The first movie reviewed for Mad Maz’s Christmas Review Series was Miracle on 34th Street had a solid message about consumerism pre-Black Friday culture. Store in that movie were rewarded for not being greedy money-grubbing and heartless corporations and the general public, though still in need of Christmas shopping, weren’t as desperate as it seems people are today when it comes to consumer goods. Jingle All The Way, however, is the opposite side of that coin. If the other movie represents the goodness of man and the spirit of Christmas, this movie represents mega-ridiculous holiday shopping that doesn’t just border on insane, it sets the bar for it. And, to make things worse, the movie isn’t too far off on its depiction of American culture around the holidays and the desperation for people to get extravagant goods for themselves, families or others.
Workaholic Howard Langston (Arnold Schwarzenegger) wants to make things up to his son, Jamie (Jake Lloyd), and wife, Liz (Rita Wilson). He promises to get Jamie the hottest toy of the season, Turbo-Man — even though it’s Christmas Eve and the toy is practically sold out. As Langston hunts down the elusive gift, he runs into mailman Myron (Sinbad), another father on the same quest. With the clock winding down, Langston’s moral code is tested as he starts to learn the real meaning of Christmas.
Howard goes through hell to get his son the coveted Turbo-Man you, the best-selling toy ever, but the real fun of this movie comes less from Schwarzenegger and more from the people around him and the additional crazy lengths they go for the same doll. Howard’s journey begins at the first toy store where, upon opening, people rush the door, run over the store clerk, all to get their hands on the coveted toy. And things just get crazier from there. He gets into a battle with a mailman for the same toy, assaults a small child, gets scammed by a Christmas Santa and his elf (after they sing him an awesome tune) and that isn’t even the tip of the iceberg. This movie requires you to suspend your disbelief on the lengths a person would go to for a toy… or does it? I’ve seen some pretty horrific online videos during the shopping-season.
Howard’s nemesis in the movie is a local mailman named Myron who, like Howard, is attempting to gain the love of his son by getting the Turbo-Man doll as well. They become enemies when it becomes clear that there aren’t many of them out their to purchase. But neither parent is too different from one another as they both have problems with their home lives and think getting their child the toy will fix everything. And, in a lot of ways, that is the main thing wrong with the shopping-culture– everyone thinks that material things will fix all. I am one for getting presents, trust me, but there is a limit.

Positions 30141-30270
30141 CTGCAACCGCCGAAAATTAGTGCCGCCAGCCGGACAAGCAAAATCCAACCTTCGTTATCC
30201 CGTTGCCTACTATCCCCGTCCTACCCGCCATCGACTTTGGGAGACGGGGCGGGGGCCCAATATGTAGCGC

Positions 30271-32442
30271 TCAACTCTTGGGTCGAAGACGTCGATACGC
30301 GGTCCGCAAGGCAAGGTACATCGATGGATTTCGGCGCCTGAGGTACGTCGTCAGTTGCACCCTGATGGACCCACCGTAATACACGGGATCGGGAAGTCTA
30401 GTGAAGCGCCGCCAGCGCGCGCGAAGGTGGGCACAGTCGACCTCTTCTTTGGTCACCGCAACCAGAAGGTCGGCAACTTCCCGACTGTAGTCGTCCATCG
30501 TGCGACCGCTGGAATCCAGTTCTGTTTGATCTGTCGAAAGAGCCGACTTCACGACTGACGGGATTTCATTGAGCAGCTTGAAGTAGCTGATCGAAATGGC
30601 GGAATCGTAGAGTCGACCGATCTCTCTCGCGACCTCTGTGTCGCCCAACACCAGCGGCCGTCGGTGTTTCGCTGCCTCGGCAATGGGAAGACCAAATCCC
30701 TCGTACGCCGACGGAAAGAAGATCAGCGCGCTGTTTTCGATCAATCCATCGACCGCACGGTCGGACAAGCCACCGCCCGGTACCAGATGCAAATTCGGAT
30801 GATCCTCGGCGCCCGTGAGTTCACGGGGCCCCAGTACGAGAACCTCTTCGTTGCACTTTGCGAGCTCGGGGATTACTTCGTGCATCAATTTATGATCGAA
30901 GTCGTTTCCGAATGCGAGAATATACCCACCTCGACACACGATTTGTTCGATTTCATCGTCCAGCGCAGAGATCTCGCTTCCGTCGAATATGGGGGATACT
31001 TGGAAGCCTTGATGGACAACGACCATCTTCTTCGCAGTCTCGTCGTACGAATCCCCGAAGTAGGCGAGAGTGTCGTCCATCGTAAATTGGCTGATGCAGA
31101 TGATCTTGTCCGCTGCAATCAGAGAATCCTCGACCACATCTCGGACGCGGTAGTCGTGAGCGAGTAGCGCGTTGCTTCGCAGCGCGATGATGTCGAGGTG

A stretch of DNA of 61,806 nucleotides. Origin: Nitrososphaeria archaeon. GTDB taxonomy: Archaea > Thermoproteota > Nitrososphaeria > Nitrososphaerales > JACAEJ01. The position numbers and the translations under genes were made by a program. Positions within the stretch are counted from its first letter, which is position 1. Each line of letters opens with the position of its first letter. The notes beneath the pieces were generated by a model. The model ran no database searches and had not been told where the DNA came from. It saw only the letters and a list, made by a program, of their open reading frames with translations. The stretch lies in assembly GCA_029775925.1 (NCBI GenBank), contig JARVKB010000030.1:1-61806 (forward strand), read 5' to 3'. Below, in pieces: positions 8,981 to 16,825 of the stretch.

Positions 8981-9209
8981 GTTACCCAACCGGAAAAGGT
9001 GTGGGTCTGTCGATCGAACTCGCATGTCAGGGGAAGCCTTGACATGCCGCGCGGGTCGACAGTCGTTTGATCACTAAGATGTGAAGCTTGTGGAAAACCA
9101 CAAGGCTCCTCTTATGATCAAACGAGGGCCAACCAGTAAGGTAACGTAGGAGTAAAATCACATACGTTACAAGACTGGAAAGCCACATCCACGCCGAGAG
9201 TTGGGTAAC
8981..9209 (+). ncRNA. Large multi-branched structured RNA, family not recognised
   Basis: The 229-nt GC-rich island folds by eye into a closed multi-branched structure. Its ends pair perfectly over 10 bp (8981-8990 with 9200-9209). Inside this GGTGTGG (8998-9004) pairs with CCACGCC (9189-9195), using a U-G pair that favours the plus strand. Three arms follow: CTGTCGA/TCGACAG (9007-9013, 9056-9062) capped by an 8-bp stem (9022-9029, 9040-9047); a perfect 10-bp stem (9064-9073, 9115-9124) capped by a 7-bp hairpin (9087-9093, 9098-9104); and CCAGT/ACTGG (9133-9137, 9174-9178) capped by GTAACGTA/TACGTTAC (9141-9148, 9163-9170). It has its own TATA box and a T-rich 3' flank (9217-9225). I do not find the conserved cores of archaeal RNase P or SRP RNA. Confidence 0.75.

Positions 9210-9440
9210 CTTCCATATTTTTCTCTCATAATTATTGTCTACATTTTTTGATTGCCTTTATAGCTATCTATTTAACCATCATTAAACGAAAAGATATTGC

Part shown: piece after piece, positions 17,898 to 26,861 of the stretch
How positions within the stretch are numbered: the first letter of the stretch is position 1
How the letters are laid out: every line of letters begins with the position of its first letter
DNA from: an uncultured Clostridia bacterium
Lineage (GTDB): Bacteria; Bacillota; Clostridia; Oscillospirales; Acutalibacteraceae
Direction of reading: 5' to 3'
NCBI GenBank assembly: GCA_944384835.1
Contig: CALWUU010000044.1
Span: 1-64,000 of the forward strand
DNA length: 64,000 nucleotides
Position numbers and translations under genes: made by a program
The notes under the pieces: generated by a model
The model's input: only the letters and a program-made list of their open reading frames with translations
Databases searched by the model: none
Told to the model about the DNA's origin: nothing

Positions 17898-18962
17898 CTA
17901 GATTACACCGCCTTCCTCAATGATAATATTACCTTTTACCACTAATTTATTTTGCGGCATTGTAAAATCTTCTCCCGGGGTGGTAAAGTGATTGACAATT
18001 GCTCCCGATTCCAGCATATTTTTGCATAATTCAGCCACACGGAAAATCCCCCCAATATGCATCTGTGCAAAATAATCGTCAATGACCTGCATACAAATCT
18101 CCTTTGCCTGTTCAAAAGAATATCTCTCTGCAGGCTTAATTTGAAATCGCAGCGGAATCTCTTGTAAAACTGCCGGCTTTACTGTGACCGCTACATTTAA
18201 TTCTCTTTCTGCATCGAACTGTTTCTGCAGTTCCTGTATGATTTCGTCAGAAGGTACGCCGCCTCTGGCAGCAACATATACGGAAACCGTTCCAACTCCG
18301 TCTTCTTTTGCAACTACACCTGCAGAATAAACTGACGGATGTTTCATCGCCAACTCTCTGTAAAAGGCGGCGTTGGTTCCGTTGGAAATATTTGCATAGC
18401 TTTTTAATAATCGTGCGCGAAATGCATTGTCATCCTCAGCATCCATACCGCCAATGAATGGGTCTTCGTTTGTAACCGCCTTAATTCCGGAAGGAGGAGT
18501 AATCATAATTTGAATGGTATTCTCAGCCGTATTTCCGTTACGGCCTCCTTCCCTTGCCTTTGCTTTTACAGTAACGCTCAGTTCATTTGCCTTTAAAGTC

The entire movie, all of the battles Howard has to go through, add up to a fairly interesting climax in which Howard and Myron literally become the toys that they are trying to purchase…well… not literally… they basically end up in costumes from the Turbo-man show and end up duking it out against each other right in the middle of a massive holiday parade. These are some of my favorite scenes in the movie and feel quite epic despite being fairly low-budget.
You. Need. To. Watch. This. Movie. That’s it… that’s my recommendation! With family, without family, it’s just a fun time. The acting isn’t amazing… it’s Schwarzenegger after all– but for one, I miss Sinbad a bit so I always like seeing him on film when I can and for two, the over-ridiculousness of the movie is entertaining in and of itself. And it has a pretty decent message to boot. And, hey, maybe you will be able to appreciate the small things after watching this movie!
The story is based on the 1980s shopping frenzy over the Cabbage Patch dolls. (and I thought It might have been off of Ferbies!)
In March 2001, a U.S. District Court jury in Birmingham, Michigan, ruled that 20th Century Fox stole the script idea, “Jingle All the Way”, from Detroit High School biology teacher, Brian Webster. The studio was ordered to pay $19 million, later reduced to $1.5 million. Webster submitted the script, then named “Could This Be Christmas?”, to the studio in 1994 and never received payment or credit despite the film making $183 million. Fox appealed and the verdict was reversed, since Webster’s script was submitted after the studio had already purchased a treatment (summary/outline) of what would become the film’s script. The court acknowledged that it is not difficult to believe that two writers can independently create a plot using similar inspiration/experience.
The Turbo Man TV show that Jamie watches at the beginning of the film, is a parody of the popular science fiction action adventure fantasy TV series “Mighty Morphin Power Rangers”.
You can actually buy official Turbo Man action figures on Ebay.
Turbo-Man’s red suit is modeled after DC Comic superhero The Flash.